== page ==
Colloquium encourages students to use art to tell their stories
13 October 2022 – Puleng Maphisa
Professor Bayeté Ross Smith, an interdisciplinary artist, and photographer
In line with one of the important outcomes of higher education, which is research, the Department of Visual Arts and Design at the Vaal University of Technology recently hosted a postgraduate colloquium to stress the importance of research within the institution. The colloquium also provided a networking opportunity between the postgraduate students and staff and inspire undergraduate students to pursue their studies.
During the colloquium, different aspiring researchers presented their various studies to their peers and staff. According to Dr Anneke de Klerk, senior lecturer within the department and event organiser, this is important because it helps develop students the students into researchers that are able to voice their ideas and engage with any criticisms or alternative ideas.
The day’s special guest speaker was Professor Bayeté Ross Smith from Harlem, New York in the United States of America. He is an interdisciplinary artist, photographer, filmmaker, and education worker working at the intersection of photography, film & video, visual journalism, 3D objects and new media. He is also Columbia Law School’s inaugural Artist-In-Residence, a Presidential Leadership Scholar, a TED Resident, a Creative Capital Awardee, an Art for Justice Fund Fellow, a BPMPlus Grantee and a POV NY Times embedded media maker.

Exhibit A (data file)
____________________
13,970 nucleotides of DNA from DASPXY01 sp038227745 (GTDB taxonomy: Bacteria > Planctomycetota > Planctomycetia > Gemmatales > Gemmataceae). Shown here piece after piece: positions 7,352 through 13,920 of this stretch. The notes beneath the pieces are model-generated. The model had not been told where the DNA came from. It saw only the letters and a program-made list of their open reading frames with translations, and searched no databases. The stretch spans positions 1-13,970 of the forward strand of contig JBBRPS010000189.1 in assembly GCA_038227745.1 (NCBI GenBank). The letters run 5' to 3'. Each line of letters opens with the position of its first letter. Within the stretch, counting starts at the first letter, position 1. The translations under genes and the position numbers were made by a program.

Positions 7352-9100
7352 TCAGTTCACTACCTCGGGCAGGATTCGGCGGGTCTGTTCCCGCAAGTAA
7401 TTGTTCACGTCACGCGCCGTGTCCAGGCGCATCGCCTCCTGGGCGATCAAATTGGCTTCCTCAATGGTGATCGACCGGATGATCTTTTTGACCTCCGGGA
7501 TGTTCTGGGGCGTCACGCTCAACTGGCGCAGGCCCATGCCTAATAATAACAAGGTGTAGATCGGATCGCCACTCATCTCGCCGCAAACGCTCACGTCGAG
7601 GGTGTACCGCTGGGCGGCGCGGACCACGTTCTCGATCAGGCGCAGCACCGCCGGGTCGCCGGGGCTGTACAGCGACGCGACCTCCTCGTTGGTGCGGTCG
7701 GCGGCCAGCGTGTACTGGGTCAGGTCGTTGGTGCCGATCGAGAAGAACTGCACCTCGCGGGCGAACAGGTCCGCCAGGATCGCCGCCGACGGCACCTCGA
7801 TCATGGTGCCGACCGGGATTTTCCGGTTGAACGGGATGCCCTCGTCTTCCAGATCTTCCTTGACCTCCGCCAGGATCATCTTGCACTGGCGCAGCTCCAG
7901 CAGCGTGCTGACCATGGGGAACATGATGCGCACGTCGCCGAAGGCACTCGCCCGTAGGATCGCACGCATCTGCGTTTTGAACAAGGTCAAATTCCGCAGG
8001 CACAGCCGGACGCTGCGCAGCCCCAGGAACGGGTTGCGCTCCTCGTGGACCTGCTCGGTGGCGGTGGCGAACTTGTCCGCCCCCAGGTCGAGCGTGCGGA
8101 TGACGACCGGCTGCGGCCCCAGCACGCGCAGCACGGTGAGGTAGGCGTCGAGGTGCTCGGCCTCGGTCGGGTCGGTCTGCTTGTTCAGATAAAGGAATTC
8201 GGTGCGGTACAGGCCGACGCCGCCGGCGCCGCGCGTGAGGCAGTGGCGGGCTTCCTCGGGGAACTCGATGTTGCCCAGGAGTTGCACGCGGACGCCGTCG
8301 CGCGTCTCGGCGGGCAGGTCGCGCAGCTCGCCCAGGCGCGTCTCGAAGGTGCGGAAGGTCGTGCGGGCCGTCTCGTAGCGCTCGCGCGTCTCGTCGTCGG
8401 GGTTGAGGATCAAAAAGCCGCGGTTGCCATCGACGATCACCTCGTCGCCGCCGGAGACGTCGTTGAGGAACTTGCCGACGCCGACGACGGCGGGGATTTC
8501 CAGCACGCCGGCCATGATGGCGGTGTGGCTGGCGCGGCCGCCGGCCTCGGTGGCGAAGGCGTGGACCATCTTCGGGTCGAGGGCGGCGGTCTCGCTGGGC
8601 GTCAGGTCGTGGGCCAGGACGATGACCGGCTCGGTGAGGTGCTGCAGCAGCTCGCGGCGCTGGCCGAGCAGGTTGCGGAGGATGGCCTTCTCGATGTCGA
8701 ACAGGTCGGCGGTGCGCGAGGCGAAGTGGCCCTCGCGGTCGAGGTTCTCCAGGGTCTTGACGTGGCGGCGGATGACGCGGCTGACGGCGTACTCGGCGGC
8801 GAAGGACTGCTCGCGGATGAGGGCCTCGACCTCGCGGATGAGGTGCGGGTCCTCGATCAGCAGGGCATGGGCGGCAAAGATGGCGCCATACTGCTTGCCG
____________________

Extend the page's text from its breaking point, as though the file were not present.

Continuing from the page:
Taking to the podium, Prof Smith emphasised the importance of using art to tell a story that impacts and questions how we think and interact. His work uses photography techniques to question stereotypes and examine how perceptions based on race, background, and gender affect daily interactions. He said his family background inspired his work, and he started producing a successful photo project called Our kind of people. It projects how clothing, perception of ethnicity, gender, race, and class signifiers affect other people’s perceptions. The subjects used in his study are pictures of the person dressed in a different daily lifestyle fashion sense with the same lighting and the same facial expression. The idea was to show how individuals in the picture project their narrative background and classified on how people are being judged through their fashion sense in society.
Another guest speaker was Ms Marlette Compion-Venter, a system thinker and problem solver who discussed how to successfully fundraise for a more interesting you. Her presentation was based on knowing who you are, what you want to be and what you can do.
She said it is more important to know a lot about yourself than anyone, especially in research. Mentioning that it is vital to make google your friend and embrace the institution you are studying at for research.
“Google what you are and own your study; do not let anyone take away your study. Know what you will get and the benefits of your study, and you will succeed in your research. Find somebody who believes in you even when you do not believe in yourself to finish your research and learn to say NO. It is better to challenge your supervisors than to say yes to everything they say.” Ms Compion-Venter was motivating postgraduate students.
Ms Compion-Venter also reminded students that quitting should not be an option, no matter how challenging research may be. She said her first masters took six years, and she kept pushing because of the following words, ‘Pain is temporary. Quitting lasts forever.’